Bernie Sanders Just Weighed In On Starbucks' Union Controversy

For the first time in the company's 50-year history, Starbucks workers may finally be getting a union. Starbucks employees across three locations in Buffalo, New York, who are hoping to achieve greater representation in regards to store operations and wages, have been organizing in an effort to form Starbucks Workers United. They would be the first stores of 8,000 Starbucks locations to ever unionize, according to PBS. On Thursday, December 2, representatives asked the National Labor Relations Board to hold union votes for around 111 Starbucks employees across the three stores who are eligible to cast their vote for or against unionization.

The company has been pushing back against the unionization efforts, calling the idea "heartbreaking" and requesting employees vote no "not because we're opposed to unions but because we believe we will best enhance our partnership and advance the operational changes together in a direct relationship," according to a "public letter" by Rossann Williams, president of North America operations at Starbucks (via Huffpost). Workers are saying the company has also been personally pressuring them to vote against the union. However, those who support the effort have at least one notable ally in their fight to organize: Bernie Sanders.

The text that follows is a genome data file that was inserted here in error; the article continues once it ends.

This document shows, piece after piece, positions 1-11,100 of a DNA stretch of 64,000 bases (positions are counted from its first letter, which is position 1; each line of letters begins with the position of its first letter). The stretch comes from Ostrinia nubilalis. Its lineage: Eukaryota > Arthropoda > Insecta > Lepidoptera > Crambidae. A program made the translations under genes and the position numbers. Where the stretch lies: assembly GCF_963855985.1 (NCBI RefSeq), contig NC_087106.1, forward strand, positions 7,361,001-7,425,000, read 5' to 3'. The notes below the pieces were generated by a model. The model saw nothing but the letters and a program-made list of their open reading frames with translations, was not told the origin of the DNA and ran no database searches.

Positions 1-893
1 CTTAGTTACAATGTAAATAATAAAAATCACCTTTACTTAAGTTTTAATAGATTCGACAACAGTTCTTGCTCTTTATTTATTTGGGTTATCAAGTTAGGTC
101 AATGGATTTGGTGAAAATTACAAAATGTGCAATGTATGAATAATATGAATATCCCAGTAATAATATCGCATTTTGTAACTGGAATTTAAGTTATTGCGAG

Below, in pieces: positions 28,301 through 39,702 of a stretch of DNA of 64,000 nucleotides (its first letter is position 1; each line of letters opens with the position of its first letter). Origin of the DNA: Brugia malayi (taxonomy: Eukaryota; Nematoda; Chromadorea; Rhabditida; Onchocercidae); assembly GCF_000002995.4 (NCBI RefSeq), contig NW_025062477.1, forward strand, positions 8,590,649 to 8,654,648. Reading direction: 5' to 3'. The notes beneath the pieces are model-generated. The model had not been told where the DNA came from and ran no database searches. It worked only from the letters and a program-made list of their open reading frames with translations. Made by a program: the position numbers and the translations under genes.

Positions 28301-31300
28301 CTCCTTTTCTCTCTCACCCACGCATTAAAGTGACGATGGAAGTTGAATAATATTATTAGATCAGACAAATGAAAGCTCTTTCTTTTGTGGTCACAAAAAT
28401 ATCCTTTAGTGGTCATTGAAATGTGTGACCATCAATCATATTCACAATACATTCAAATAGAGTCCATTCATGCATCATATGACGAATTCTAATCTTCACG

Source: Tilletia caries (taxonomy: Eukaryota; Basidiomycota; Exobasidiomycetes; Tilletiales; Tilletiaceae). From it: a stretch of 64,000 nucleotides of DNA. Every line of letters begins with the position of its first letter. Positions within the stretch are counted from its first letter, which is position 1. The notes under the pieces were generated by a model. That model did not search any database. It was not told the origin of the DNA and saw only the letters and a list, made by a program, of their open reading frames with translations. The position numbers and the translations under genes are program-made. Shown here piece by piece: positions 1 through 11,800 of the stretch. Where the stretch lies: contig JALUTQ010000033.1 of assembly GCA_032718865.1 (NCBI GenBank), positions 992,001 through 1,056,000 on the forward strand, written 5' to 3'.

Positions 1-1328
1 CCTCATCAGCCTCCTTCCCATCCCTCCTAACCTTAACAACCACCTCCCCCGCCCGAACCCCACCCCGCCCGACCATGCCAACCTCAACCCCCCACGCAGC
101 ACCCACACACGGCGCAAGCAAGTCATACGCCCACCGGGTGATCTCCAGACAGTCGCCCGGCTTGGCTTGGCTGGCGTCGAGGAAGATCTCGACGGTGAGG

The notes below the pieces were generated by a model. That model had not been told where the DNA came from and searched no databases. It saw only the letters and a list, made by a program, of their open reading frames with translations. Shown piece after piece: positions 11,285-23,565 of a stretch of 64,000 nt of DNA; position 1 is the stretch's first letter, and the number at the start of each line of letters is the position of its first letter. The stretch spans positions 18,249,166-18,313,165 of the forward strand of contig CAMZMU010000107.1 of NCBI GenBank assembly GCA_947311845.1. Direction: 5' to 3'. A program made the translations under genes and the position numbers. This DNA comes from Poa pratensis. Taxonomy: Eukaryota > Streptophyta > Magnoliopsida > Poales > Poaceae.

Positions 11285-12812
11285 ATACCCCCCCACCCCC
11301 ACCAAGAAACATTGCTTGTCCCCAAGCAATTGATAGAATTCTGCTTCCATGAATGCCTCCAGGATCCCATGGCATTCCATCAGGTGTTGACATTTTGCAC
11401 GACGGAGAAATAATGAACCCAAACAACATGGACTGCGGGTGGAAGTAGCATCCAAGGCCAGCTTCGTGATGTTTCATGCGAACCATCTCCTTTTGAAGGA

The Vermont Senator voiced his support for the unionization effort

Vermont Senator Bernie Sanders has been very vocal online in his support for the Buffalo Starbucks workers' unionization efforts. In a tweet from November 30, he wrote "I'm proud to stand with @SBWorkersUnited in their fight for decent wages and decent working conditions. Starbucks is raking in record profits in 2021. They are not a struggling company. So why are they working so hard to defeat workers' efforts to form a union?"

He has continued to post supportive messages on the social media platform, including vocalizing his belief that a "company with record-breaking profits...can absolutely afford to negotiate with its workers in good faith" (via News 10). On December 5, Sanders even announced on Twitter that he would be holding a town hall livestream with Buffalo Starbucks workers the following day. "Young workers are struggling with low wages, high rents, student debt, lack of health care, etc. Some of them are fighting back," he wrote. The union voting ballots must be submitted by December 8, and the National Labor Relations Board is expected to tally the ballots on December 9, according to Buffalo News. After the votes are tallied, the results will be decided on a store-by-store basis.